Antonio Reyes


An insulin pump? Identifying figurative links in the construction of the drug lexicon
Antonio Reyes | Rafael Saldivar
Proceedings of the 3rd Workshop on Figurative Language Processing (FLP)

One of the remarkable characteristics of the drug lexicon is its elusive nature. In order to communicate information related to drugs or drug trafficking, the community uses several terms that are mostly unknown to regular people, or even to the authorities. For instance, the terms jolly green, joystick, or jive are used to refer to marijuana. The selection of such terms is not necessarily a random or senseless process, but a communicative strategy in which figurative language plays a relevant role. In this study, we describe an ongoing research to identify drug-related terms by applying machine learning techniques. To this end, a data set regarding drug trafficking in Spanish was built. This data set was used to train a word embedding model to identify terms used by the community to creatively refer to drugs and related matters. The initial findings show an interesting repository of terms created to consciously veil drug-related contents by using figurative language devices, such as metaphor or metonymy. These findings can provide preliminary evidence to be applied by law agencies in order to address actions against crime, drug transactions on the internet, illicit activities, or human trafficking.


SemEval-2015 Task 11: Sentiment Analysis of Figurative Language in Twitter
Aniruddha Ghosh | Guofu Li | Tony Veale | Paolo Rosso | Ekaterina Shutova | John Barnden | Antonio Reyes
Proceedings of the 9th International Workshop on Semantic Evaluation (SemEval 2015)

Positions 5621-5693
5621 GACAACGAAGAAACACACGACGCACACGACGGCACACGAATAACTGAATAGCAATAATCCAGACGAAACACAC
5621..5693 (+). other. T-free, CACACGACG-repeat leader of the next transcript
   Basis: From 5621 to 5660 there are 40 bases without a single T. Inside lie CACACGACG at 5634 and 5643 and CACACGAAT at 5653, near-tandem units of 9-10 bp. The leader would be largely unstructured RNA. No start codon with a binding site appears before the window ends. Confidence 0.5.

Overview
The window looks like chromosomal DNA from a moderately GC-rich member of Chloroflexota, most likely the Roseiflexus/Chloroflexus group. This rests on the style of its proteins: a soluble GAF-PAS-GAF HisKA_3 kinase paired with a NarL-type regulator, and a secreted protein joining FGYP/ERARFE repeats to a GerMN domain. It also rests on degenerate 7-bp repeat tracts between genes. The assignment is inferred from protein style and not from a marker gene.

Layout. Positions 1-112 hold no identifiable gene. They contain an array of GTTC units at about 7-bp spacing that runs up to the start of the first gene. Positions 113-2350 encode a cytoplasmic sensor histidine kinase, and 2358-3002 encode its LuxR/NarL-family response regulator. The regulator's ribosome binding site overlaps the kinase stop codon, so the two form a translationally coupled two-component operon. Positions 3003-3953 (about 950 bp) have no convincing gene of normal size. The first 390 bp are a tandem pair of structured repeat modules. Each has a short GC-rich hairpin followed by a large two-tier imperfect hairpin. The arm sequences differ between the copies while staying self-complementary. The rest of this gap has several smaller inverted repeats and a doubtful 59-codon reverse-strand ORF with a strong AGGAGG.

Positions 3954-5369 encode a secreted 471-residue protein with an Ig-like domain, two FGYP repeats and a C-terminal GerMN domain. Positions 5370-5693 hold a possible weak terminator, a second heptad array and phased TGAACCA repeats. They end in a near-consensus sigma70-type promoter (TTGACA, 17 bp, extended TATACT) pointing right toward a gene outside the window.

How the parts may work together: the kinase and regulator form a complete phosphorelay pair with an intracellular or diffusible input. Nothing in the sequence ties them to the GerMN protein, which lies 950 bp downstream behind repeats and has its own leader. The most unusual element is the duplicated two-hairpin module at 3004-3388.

Mining Subjective Knowledge from Customer Reviews: A Specific Case of Irony Detection
Antonio Reyes | Paolo Rosso
Proceedings of the 2nd Workshop on Computational Approaches to Subjectivity and Sentiment Analysis (WASSA 2.011)


Evaluating Humour Features on Web Comments
Antonio Reyes | Martin Potthast | Paolo Rosso | Benno Stein
Proceedings of the Seventh International Conference on Language Resources and Evaluation (LREC'10)

Research on automatic humor recognition has developed several features which discriminate funny text from ordinary text. The features have been demonstrated to work well when classifying the funniness of single sentences up to entire blogs. In this paper we focus on evaluating a set of the best humor features reported in the literature over a corpus retrieved from the Slashdot Web site. The corpus is categorized in a community-driven process according to the following tags: funny, informative, insightful, offtopic, flamebait, interesting and troll. These kinds of comments can be found on almost every large Web site; therefore, they impose a new challenge to humor retrieval since they come along with unique characteristics compared to other text types. If funny comments were retrieved accurately, they would be of a great entertainment value for the visitors of a given Web page. Our objective, thus, is to distinguish between an implicit funny comment from a not funny one. Our experiments are preliminary but nonetheless large-scale: 600,000 Web comments. We evaluate the classification accuracy of naive Bayes classifiers, decision trees, and support vector machines. The results suggested interesting findings.